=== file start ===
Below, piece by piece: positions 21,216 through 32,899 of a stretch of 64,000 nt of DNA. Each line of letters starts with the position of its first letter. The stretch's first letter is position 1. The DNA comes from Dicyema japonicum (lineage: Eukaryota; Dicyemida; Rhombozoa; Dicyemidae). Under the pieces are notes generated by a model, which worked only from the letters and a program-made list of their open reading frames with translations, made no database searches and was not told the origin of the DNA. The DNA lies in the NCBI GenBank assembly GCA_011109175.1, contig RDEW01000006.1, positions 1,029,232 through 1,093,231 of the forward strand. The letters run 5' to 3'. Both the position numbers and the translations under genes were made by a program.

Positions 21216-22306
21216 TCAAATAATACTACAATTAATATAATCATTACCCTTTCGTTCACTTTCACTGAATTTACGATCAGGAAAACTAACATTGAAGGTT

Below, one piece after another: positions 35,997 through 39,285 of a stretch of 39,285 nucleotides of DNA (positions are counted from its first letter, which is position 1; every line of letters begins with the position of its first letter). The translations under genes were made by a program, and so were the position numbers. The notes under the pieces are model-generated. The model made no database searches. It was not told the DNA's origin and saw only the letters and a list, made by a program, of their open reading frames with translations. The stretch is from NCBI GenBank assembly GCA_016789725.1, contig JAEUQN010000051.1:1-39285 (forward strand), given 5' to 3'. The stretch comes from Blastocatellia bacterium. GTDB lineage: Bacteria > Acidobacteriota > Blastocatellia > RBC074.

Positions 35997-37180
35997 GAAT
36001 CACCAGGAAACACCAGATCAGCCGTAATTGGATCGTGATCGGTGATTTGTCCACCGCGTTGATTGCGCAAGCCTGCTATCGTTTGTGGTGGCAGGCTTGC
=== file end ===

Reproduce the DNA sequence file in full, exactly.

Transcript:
Below, piece by piece: positions 21,216 through 32,899 of a stretch of 64,000 nt of DNA. Each line of letters starts with the position of its first letter. The stretch's first letter is position 1. The DNA comes from Dicyema japonicum (lineage: Eukaryota; Dicyemida; Rhombozoa; Dicyemidae). Under the pieces are notes generated by a model, which worked only from the letters and a program-made list of their open reading frames with translations, made no database searches and was not told the origin of the DNA. The DNA lies in the NCBI GenBank assembly GCA_011109175.1, contig RDEW01000006.1, positions 1,029,232 through 1,093,231 of the forward strand. The letters run 5' to 3'. Both the position numbers and the translations under genes were made by a program.

Positions 21216-22306
21216 TCAAATAATACTACAATTAATATAATCATTACCCTTTCGTTCACTTTCACTGAATTTACGATCAGGAAAACTAACATTGAAGGTT

Below, one piece after another: positions 35,997 through 39,285 of a stretch of 39,285 nucleotides of DNA (positions are counted from its first letter, which is position 1; every line of letters begins with the position of its first letter). The translations under genes were made by a program, and so were the position numbers. The notes under the pieces are model-generated. The model made no database searches. It was not told the DNA's origin and saw only the letters and a list, made by a program, of their open reading frames with translations. The stretch is from NCBI GenBank assembly GCA_016789725.1, contig JAEUQN010000051.1:1-39285 (forward strand), given 5' to 3'. The stretch comes from Blastocatellia bacterium. GTDB lineage: Bacteria > Acidobacteriota > Blastocatellia > RBC074.

Positions 35997-37180
35997 GAAT
36001 CACCAGGAAACACCAGATCAGCCGTAATTGGATCGTGATCGGTGATTTGTCCACCGCGTTGATTGCGCAAGCCTGCTATCGTTTGTGGTGGCAGGCTTGC